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Opinion: The gender gap in sport is narrowing – let's keep going in the right direction

Women and girls are participating more in sports, and more consistently, in part because of strong examples set by homegrown female athletes.

Michael Ring

IN 2005, THE Government recognised a great need to increase the level of women’s participation in sport and physical activity. Research conducted by the Economic and Social Research Institute (ESRI) into participation rates in 2004 showed that less than one in five women were reaching the levels of physical activity recommended by the World Health Organisation.

The research noted that women’s participation, particularly in structured sport, tends to fall off as women get older – due, in part, to increased family responsibilities. In 2005, the Women in Sport initiative was launched by the Irish Sports Council to address the clear gender gap in sports participation. Figures from the latest Irish Sports Monitor report, released last week, show that that programme was a great success.

Irish Sports Monitor (ISM) reports show a continual increase in the number of women participating in sport or physical activity since the research started. In 2009, 26.9% of women participated compared to 41.2% of men. The proportion of women participating increased in 2011 to 39% compared to 50.9% of men.

I am delighted to note that the recently launched 2013 Irish Sports Monitor (ISM) Report shows a further increase, with 42.7% of women participating in sport or physical activity compared to 52% of men. It also shows a considerable narrowing of the gender gap from 11.8% to 9.3%. This is a very welcome development, as one of my key goals is to encourage more girls and women to get involved in sport and physical activity both from a lifestyle and enjoyment perspective.

Encouraging sports at all ages

The 2013 ISM Report shows a notable rise in participation levels among females aged between 25 and 44, while increases are also evident among older age groups. This increase is encouraging, as sporting participation among females has previously been shown to decline sharply through their 30s.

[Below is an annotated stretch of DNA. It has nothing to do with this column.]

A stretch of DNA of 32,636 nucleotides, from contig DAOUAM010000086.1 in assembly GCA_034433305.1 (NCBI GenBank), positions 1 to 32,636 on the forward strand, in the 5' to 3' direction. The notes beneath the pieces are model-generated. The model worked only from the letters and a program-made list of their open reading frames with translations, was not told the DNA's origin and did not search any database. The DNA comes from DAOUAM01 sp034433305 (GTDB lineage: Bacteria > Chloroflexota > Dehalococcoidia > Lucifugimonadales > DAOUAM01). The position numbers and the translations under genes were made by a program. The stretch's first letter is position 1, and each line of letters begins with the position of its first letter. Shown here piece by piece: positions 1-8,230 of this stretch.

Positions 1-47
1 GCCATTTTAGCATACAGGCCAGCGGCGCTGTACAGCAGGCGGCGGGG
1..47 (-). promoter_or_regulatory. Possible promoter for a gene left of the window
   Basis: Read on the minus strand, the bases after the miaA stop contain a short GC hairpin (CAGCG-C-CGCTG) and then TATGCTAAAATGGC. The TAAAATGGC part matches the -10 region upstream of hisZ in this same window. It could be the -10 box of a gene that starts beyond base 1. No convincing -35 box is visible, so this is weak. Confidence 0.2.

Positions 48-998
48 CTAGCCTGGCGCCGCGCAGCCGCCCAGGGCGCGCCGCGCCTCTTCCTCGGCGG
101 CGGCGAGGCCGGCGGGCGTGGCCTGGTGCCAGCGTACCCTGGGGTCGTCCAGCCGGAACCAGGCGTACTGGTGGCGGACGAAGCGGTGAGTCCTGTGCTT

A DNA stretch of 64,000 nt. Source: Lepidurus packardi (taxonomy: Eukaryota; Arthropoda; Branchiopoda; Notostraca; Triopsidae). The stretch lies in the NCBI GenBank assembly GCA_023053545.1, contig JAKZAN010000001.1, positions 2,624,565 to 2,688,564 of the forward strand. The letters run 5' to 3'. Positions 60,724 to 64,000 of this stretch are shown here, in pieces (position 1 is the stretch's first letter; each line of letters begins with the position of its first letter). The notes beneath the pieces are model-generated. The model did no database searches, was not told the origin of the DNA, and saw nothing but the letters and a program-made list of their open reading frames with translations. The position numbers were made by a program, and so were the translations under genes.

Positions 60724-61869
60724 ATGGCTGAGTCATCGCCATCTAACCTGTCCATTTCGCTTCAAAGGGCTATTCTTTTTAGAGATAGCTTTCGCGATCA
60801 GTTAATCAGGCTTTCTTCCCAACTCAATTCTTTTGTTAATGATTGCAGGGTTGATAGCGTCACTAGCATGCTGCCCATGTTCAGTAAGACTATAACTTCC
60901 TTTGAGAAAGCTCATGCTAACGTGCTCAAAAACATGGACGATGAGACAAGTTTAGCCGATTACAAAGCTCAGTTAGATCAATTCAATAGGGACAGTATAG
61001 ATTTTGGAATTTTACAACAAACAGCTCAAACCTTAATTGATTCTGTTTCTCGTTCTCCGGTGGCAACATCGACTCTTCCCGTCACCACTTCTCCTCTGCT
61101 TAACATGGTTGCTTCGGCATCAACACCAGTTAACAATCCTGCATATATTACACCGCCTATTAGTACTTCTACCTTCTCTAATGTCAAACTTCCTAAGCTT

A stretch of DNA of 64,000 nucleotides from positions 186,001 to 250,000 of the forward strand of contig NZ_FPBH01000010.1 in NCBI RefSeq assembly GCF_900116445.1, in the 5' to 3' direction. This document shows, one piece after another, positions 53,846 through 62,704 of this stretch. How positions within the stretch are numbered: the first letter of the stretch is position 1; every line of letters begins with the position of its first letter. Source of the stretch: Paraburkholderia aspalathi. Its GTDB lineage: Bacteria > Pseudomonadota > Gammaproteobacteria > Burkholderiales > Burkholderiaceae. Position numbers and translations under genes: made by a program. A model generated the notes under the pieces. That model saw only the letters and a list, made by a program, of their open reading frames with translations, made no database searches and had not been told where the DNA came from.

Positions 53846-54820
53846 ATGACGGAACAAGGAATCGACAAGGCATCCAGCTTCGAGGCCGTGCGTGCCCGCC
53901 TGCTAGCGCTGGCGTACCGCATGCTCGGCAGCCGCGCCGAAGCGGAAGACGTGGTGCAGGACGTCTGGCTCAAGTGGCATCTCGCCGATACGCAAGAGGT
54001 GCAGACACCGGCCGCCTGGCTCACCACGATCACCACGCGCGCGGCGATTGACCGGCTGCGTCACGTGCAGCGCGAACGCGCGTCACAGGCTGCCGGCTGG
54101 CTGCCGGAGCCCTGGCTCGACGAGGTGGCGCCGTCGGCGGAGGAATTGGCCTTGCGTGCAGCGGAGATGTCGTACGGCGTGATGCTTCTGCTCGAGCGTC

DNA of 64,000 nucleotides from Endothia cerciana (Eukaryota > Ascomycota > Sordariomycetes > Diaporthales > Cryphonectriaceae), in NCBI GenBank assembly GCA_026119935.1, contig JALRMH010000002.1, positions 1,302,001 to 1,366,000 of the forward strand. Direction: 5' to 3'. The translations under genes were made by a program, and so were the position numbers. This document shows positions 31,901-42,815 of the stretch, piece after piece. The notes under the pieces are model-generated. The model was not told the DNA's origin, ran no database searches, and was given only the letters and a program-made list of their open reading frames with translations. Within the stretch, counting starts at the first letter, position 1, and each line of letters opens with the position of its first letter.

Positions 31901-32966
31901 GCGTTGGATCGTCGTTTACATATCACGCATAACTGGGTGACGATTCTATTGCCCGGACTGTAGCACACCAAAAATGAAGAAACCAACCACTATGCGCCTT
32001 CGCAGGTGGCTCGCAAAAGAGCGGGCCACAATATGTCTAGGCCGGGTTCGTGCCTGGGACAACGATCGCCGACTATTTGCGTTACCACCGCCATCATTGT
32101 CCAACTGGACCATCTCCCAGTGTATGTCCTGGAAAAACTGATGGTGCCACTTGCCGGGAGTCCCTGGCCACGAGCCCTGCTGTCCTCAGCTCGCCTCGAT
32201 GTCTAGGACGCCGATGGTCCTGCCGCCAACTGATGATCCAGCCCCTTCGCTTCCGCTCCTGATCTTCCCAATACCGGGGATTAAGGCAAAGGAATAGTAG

Much of the rise is due to increased participation in running, however participation levels are also higher for many other popular sporting activities. I believe that one driver was the increased provision for Women in Sport programmes like “Fit for Life” and other “Meet-and-Train” groups. In 2014, €950,000 was provided to the National Governing Bodies of sport and to Local Sports Partnerships under the Women in Sport initiative. The latest positive figures on increased women’s participation show that this was money well spent, with the growing number and variety of races to take part in also having an impact.

Of course, the huge success of our female elite athletes both nationally and internationally across a broad range of sporting disciplines over the last few years has resulted in the creation of wonderful role models for our young people. We expect that this will also result in a further increased uptake of many sports, such as boxing and athletics.

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As Minister for Sport, I want to ensure that all people are encouraged and given opportunities to participate in sport and to enjoy all the benefits that sport can bring through developing a healthy lifestyle. I am very hopeful that these positive trends in female sports participation will continue into the future and that we will see more and more girls and women involved in sport and physical activity.

Michael Ring TD is Minister of State at the Department of Transport, Tourism and Sport with Special Responsibility for Tourism and Sport.

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